NI Water Issues Summer Water Safety Advice

NI Water has urged people to stay safe around reservoirs this summer and make the right decisions about water safety.

The water safety advice has been issued to mark Drowning Prevention Week, held annually every June. Its timing coincides with the start of the summer season, highlighting the importance of water safety as individuals seek out recreation around various water environments. It aims to educate people of all ages with essential skills, knowledge and awareness to stay safe in and around water.

NI Water is advising that there can be no complacency around water and highlight the dangers can include:

• Very cold temperatures; the water can be bitterly cold even in summer months

• Strong underwater currents, which can trouble even the most confident of swimmers

• Reservoirs are often very deep, much deeper than you expect

• There may be hidden debris or underwater hazards which can cause injury, including weeds and plants, pumps / mechanical equipment which can entangle you under the water

• It can be very difficult to get out of the water (steep slimy banks)

• There are no lifeguards on duty

NI Water Education Officer Anna Killen said: "Reservoirs are often great places for a walk or cycle but even an innocent paddle in the water can turn into an emergency.
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"Understandably, a reservoir can look like the perfect place to cool down on a warm day, but while it may look safe, it can be very dangerous. You may swim well in a warm indoor pool, but that does not mean that you will be able to swim in extremely cold water.

"It is also a shocking statistic that according to the Water Incident Database (WAID), which was developed by the National Water Forum, that in almost half (43%) of the accidental drowning deaths across the UK in 2020, people had no intention to enter the water. Causes included slips, trips, falls, being cut off by the tide, or swept in by waves.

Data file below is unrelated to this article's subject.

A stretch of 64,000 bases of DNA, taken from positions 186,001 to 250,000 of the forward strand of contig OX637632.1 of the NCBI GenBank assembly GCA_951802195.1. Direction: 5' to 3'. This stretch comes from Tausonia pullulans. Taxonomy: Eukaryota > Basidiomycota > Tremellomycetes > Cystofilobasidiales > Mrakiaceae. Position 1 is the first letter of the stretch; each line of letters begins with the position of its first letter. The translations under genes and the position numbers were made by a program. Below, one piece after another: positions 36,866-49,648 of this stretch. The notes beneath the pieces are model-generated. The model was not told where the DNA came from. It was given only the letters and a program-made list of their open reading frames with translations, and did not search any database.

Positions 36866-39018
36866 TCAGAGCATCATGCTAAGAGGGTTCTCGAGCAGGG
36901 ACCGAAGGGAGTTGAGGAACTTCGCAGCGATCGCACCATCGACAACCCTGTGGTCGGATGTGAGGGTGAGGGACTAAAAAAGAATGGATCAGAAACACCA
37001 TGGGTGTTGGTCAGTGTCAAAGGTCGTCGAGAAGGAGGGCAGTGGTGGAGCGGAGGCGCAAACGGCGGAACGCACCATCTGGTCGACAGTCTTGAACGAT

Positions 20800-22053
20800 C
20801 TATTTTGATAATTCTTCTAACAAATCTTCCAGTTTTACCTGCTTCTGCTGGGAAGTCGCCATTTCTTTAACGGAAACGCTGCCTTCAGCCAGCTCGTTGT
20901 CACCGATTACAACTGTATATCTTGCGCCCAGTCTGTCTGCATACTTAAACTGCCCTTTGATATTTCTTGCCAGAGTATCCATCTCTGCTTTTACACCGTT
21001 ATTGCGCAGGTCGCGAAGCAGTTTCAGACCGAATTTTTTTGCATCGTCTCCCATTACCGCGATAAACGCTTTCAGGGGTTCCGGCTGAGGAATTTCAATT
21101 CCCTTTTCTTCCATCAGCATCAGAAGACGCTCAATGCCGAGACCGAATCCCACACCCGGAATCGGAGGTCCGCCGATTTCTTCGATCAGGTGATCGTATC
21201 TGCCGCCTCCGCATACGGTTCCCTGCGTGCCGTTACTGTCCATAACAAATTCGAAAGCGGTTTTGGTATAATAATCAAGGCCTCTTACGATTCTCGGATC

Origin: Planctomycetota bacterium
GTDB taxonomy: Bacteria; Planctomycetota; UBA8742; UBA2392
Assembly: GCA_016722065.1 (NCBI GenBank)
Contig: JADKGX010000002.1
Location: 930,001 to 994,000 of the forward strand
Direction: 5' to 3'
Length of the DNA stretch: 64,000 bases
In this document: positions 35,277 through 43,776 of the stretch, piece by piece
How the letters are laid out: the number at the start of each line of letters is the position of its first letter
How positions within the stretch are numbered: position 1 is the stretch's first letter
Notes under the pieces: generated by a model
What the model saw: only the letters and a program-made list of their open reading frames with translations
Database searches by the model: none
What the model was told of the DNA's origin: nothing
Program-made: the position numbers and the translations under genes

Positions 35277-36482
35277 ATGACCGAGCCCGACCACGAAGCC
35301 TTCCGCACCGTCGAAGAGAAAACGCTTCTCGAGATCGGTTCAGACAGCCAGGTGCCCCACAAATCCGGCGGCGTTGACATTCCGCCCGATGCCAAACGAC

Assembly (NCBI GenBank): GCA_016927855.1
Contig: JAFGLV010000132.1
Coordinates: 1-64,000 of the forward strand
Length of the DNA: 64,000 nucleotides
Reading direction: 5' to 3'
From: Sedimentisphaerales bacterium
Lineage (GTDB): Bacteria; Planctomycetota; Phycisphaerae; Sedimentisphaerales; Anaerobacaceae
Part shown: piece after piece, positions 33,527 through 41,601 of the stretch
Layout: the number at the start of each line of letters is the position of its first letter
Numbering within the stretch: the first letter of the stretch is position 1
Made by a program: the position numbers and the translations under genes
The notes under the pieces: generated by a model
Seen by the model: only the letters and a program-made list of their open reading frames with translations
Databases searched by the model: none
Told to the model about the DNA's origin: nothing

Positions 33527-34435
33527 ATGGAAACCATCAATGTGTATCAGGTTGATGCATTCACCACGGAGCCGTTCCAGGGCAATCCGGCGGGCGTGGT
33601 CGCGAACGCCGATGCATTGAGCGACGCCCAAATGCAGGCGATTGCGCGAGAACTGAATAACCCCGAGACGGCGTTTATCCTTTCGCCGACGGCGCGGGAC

"WAID also highlight that inland open waters, such as rivers, canals, lakes, reservoirs and quarries continue to be the leading locations for accidental drowning and unintended entry into the water accounting for 58% of deaths. This further emphasises the need to remain vigilant and treat our waterways with respect.

"We want everyone to have a fantastic summer, but always resist the temptation to cool off in a reservoir or a quarry; a quick dip really could mean a quick death!"

The National Water Safety Forum have some important advice if you get into difficulty around water:

• Float to Live. Lean back and use your arms and legs to help you float, then get control of your breathing before calling for help or swimming to safety.

• If you see someone else in trouble in the water, call 999 or 112. If you are at the coast ask for the coastguard, if you are inland, ask for the fire service.

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